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Studios Scorn Writers' Demand

Labor: In their latest salvo, producers double estimates of costs they would have to pay.


Ratcheting up the spin war between studios and writers in the midst of their stalled labor talks, a group of Hollywood's top entertainment chiefs on Thursday declared the latest contract demands from writers so ominous that they would sink their companies.

The claim, made at a news briefing at ABC headquarters in Burbank, was an attempt to refute arguments by writers that the price of labor peace is just $99.7 million over three years, which they argue is a pittance for the multibillion entertainment conglomerates controlling today's film and TV production.

But the studios estimated the cost of the package demanded by writers at $227.4 million over three years and eventually $1.6 billion overall. Studios said they expect the huge overall figure because they would be forced to offer actors, directors and other Hollywood workers they bargain with similar deals.

"$1.6 billion in profits taken out of these businesses over the next three years will simply bankrupt them. And that is an irrefutable fact," DreamWorks SKG partner Jeffrey Katzenberg said. Katzenberg was joined by Warner Bros. Chairman Barry Meyer, Walt Disney Co. President Robert Iger and J. Nicholas Counter, the industry's chief negotiator.

The $227.4-million estimate sparked controversy because it is double what the studios projected just two weeks ago. The higher figure was attributed to a fresh company-by-company analysis. Studio officials also argued that estimates by the Writers Guild of America are wrong because they rely on minimum rates paid to writers. The reality, they said, is that virtually all TV and film writers are paid well above scale. The studios also argued that history shows that boosting the minimum contract acts like a "rising pool" that significantly increases the actual amounts writers are paid.

For example, the studios argue that the three-year, 9.3% increase in the minimum scale that they agreed to in 1998 actually led to a 20% increase in amounts paid to writers.

In addition, the studios said, increases in residual payments--money writers receive when their work is rerun--also are tied to increases in minimum contract levels.

"It's disingenuous to think that when you're negotiating an increase in minimums that's all it's going to affect," Meyer said.

But Chuck Slocum, director of strategic planning for the guild, challenged the studio numbers, calling them inaccurate.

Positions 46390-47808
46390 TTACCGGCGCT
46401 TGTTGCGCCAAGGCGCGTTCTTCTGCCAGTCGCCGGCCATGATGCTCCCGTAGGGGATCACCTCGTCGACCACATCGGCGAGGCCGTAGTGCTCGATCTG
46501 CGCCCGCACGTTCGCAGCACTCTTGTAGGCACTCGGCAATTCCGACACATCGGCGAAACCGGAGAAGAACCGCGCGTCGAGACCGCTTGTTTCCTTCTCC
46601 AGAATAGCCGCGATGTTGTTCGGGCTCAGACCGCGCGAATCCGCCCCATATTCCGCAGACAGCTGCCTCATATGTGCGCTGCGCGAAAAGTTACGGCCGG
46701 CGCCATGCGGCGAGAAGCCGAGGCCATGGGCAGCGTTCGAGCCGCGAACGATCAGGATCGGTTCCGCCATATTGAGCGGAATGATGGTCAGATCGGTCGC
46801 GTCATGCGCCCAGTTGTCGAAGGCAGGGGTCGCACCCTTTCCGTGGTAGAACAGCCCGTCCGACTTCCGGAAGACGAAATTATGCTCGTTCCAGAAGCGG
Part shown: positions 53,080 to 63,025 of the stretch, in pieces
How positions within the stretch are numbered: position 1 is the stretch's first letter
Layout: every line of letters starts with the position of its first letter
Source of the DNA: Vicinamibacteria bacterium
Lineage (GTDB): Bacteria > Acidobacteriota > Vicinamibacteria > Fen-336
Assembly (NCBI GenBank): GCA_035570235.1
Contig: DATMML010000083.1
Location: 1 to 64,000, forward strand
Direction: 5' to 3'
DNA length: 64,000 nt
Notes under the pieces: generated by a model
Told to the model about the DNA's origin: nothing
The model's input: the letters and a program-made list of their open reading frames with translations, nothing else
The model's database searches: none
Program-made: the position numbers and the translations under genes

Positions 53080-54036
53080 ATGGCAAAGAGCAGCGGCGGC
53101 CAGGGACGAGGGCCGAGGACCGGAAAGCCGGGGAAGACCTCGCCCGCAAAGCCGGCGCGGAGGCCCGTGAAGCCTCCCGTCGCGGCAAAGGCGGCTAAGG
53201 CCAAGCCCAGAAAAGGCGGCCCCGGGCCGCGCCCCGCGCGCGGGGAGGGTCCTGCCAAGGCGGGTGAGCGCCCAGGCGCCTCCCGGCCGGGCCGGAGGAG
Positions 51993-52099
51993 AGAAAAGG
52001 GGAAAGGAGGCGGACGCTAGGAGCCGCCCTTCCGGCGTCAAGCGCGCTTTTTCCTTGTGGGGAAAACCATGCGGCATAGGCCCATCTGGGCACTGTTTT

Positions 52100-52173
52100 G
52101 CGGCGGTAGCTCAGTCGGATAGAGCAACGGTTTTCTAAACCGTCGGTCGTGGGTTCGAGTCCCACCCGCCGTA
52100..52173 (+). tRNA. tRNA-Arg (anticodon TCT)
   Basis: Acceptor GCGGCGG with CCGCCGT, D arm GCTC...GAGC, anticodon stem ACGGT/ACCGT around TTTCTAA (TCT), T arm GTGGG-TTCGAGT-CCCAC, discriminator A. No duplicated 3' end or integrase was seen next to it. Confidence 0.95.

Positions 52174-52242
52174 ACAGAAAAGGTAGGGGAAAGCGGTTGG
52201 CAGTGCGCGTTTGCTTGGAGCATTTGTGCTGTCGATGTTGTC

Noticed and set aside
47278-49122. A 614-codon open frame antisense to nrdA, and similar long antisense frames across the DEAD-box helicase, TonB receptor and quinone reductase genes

"There is nothing new here, and nothing that makes us want to change the numbers we put out," he said. "I can't add up anything in our proposal to get to $227 million."

Slocum also called the assertion absurd that the guild's proposed increase would bring such a large industry to its knees.

"This is $33 million a year, probably out of $40 billion to $50 billion in revenue," Slocum said.

The briefing set up the latest volley between the two sides over cost estimates. The briefing, held in a screening room and featuring a multimedia slide presentation, was marked by a mixture of praise by the studio executives for the professionalism of Writers Guild negotiators and blistering accusations they are being naive.

"You have got to wonder what is in their minds. They are being completely unrealistic as it relates to what the industry can afford," Iger said.

According to the new numbers from the Alliance of Motion Picture and Television Producers, the studio bargaining arm, writers are being offered $84.8 million in initial compensation (the first paychecks they receive); an additional $20.3 million in residual payments that come when work is rerun; and $10.8 million in pension and health contributions. The studios put the total increase at 9.7% over three years.

Writers, who use a different base for their calculations, estimate that they are asking for only a 2.7% raise: $36.8 million in initial compensation, $60.9 million in residuals and $2 million in pension and health contributions. Producers peg those same demands at a 19% increase: $119.2 million in initial compensation, $84.1 million in residuals and $24.1 million in pension and health payments.

The two sides have not scheduled new talks, although negotiations are expected to resume in April. Katzenberg dismissed recent suggestions that the two sides could avoid a strike by simply splitting the difference.

"The notion offered by some that the gap between us can possibly be bridged by simply meeting in the middle is ill-informed and, unfortunately, a nonstarter for us," he said.

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